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     ALcontrol Labs

    Current Legionella Control Certificate of Registration

     

    FAQ

    Q: What is Legionnaires' disease?

    A: Legionnaires' disease is a potentially fatal pneumonia caused by Legionella bacteria. It is the most well-known and serious form of a group of diseases known as Legionellosis. Other similar (but usually less serious) conditions include Pontiac fever and Lochgoilhead fever.


    Q: How can you catch Legionnaires'' disease?

    A: Infection is caused by breathing in small droplets of water contaminated by the bacteria. The disease cannot be passed from one person to another.


    Q: Who can catch it?

     

    A: Everyone is potentially susceptible to infection but some people are at higher risk eg those over 45 years of age, smokers and heavy drinkers, those suffering from chronic respiratory or kidney disease, and other people whose immune system is impaired.


    Q: Where is Legionella found?

    A: Legionella bacteria are common in natural water courses such as rivers and ponds. Since Legionella are widespread in the environment, they may contaminate and grow in other water systems such as cooling towers and hot and cold water services. They survive low temperatures and thrive at temperatures between 25C / 45C if the conditions are right, eg if a supply of nutrients is present such as rust, sludge, scale, algae and other bacteria.


    Q: Why do we need to look at our water systems?

    A: Once the water has left the Water Company’s main and past the boundary the responsibility for the water then passes to the owner or operator of that building.


    Q: What happens if we don’t?

    A: If the owner or operator of that building does not look after the water systems. They will deteriorate and may lead to areas were the bacteria including Legionella will multiply. If this in turn leads to a Legionella outbreak the owners or the operators will be liable to prosecution.


     

    Q: What do I have to do to comply with the law?

    A: Legionella bacteria can multiply in hot or cold water systems and storage tanks, and then be spread, eg in spray from showers and taps. Although the generally high throughput and relatively low volume of water held in smaller water systems reduces the likelihood of bacteria reaching dangerous concentrations, you must still carry out a risk assessment to identify and assess potential sources of exposure. You must then introduce a course of action to prevent or control any risk you have identified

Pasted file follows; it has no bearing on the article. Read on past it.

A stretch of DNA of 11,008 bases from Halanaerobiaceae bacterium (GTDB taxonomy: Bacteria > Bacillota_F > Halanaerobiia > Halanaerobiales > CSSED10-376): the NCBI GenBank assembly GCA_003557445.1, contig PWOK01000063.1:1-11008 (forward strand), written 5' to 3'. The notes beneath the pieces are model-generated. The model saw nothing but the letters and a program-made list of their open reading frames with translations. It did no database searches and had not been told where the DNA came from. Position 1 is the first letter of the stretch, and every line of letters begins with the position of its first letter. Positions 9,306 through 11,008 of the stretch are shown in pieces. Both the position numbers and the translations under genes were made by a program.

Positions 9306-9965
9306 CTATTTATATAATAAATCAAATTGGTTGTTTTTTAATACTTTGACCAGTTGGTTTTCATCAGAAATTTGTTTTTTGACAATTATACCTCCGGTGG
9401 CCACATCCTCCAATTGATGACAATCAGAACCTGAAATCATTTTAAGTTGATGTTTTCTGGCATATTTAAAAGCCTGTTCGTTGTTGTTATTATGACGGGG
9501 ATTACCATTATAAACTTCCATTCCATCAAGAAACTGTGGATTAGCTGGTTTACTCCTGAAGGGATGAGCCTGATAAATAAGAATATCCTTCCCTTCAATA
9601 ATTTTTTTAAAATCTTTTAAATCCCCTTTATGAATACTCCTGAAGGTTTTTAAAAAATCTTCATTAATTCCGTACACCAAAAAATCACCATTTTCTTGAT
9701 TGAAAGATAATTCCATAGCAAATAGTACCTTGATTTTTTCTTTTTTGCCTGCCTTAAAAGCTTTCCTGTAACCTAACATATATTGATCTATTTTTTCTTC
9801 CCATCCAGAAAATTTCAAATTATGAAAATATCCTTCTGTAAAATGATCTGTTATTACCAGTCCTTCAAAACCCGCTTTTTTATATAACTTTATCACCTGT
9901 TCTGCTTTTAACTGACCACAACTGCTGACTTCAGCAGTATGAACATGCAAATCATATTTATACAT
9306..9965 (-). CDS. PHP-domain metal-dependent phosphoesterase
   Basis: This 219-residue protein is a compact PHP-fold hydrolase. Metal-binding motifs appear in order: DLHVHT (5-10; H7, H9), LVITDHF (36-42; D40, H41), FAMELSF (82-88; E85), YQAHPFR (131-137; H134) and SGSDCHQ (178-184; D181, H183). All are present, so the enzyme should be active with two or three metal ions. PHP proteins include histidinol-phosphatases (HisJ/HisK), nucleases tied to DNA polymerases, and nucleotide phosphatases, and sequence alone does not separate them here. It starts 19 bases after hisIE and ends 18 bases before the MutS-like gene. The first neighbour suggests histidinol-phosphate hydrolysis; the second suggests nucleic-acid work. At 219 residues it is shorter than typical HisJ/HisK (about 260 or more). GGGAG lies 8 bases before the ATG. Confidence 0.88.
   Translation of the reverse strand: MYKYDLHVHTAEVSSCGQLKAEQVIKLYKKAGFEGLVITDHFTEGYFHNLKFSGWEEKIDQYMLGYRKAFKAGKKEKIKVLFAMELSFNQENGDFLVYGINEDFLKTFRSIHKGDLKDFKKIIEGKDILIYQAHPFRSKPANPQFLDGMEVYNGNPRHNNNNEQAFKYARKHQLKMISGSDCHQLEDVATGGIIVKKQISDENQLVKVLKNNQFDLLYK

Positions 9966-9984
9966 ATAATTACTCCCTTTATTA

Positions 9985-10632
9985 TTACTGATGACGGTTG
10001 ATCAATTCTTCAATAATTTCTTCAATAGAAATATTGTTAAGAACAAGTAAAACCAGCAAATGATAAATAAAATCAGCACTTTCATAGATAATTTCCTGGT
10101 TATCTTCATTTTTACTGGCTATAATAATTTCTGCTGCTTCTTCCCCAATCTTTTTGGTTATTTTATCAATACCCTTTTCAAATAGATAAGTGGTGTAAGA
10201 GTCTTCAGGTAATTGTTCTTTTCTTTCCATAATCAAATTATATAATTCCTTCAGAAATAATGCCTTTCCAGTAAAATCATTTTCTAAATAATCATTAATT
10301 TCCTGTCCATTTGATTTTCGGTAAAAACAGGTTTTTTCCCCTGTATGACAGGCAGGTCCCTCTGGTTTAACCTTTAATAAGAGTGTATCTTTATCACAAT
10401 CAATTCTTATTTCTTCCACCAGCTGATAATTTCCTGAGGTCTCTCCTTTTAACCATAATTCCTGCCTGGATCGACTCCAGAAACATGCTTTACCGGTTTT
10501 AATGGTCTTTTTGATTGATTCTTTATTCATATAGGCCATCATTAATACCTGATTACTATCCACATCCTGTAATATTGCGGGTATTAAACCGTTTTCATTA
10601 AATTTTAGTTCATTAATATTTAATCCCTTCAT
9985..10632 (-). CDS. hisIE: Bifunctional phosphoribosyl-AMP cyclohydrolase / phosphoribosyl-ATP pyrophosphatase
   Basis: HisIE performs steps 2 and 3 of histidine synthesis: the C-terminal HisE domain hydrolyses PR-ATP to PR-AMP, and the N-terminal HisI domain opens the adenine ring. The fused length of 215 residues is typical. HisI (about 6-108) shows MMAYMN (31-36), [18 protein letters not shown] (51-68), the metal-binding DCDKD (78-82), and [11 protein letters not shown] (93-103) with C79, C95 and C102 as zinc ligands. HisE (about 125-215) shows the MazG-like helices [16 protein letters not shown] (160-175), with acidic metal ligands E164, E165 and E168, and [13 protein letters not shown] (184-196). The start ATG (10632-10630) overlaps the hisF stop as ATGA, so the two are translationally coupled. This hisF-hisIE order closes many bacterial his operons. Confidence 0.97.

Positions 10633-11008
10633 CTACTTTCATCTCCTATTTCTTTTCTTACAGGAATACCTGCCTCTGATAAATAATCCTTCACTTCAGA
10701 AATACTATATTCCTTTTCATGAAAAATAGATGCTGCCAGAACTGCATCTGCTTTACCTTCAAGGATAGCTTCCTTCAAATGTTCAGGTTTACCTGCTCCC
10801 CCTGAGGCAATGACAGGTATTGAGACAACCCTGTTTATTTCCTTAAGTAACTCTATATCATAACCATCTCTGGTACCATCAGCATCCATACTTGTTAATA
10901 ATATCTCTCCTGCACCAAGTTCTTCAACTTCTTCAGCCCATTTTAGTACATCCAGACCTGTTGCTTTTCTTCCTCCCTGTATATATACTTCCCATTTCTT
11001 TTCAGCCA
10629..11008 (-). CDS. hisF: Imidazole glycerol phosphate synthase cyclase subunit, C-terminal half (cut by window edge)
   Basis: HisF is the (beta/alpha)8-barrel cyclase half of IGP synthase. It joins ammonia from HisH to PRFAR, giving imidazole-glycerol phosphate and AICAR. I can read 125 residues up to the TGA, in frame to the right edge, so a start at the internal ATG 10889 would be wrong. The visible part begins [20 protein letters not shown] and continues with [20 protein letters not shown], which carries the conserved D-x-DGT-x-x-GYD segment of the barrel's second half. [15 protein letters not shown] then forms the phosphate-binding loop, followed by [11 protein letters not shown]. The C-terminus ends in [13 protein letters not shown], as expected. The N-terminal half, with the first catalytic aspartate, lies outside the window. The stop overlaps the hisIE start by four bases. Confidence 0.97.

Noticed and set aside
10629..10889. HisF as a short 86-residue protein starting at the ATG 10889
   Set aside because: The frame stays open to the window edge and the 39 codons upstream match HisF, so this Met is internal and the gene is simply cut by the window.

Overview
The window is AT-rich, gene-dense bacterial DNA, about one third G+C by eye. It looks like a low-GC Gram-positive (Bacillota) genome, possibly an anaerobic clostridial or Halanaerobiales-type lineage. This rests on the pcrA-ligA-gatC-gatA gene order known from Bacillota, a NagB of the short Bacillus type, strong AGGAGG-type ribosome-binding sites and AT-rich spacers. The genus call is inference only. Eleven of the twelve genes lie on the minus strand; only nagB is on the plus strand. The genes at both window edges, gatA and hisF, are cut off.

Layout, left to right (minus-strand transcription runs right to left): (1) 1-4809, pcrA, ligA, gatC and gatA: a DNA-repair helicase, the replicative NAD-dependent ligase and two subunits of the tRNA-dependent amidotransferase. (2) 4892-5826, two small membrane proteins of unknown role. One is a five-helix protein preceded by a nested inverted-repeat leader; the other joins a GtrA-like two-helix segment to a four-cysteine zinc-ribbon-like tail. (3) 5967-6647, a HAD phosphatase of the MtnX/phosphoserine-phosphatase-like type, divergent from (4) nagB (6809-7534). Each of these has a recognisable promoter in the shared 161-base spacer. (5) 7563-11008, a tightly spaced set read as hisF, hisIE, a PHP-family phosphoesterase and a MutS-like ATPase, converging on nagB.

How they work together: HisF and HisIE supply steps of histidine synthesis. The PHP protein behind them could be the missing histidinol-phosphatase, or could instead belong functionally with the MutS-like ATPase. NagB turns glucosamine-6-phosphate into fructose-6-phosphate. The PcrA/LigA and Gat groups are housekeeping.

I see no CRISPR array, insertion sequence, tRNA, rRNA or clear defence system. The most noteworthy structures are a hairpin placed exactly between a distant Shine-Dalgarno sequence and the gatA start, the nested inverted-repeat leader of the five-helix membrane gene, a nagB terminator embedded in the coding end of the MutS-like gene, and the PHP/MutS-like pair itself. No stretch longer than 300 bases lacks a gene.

Q: What do I have to do about Legionella?

    A: Under the Health and Safety at work etc Act 1974 you have a duty to consider the risks from Legionella that may affect people in your care. The Control of Substances Hazardous to Health Regulations 1994 say that you must assess the risks to all staff and patients from bacteria like Legionella and take suitable precautions.


     

    Q: How can I control the risk from exposure?

    A: Precautions should, where appropriate, include the following: 
    controlling the release of water spray; 
    avoidance of water temperatures and conditions that favour the proliferation of Legionella bacteria and other micro-organisms; 
    avoidance of water stagnation; 
    avoidance of the use of materials that harbour bacteria and other micro-organisms, or provide nutrients for microbial growth; 
    maintenance of the cleanliness of the system and the water in it; and use of water treatment techniques.


     

    Q: What water treatment methods can I use?

    A: In hot and cold water systems Legionella has traditionally been controlled by storing hot water above 60C and distributing it at above 50C and keeping cold water below 20C if possible. Other methods which are used include chlorine dioxide spray and sodium hypochlorite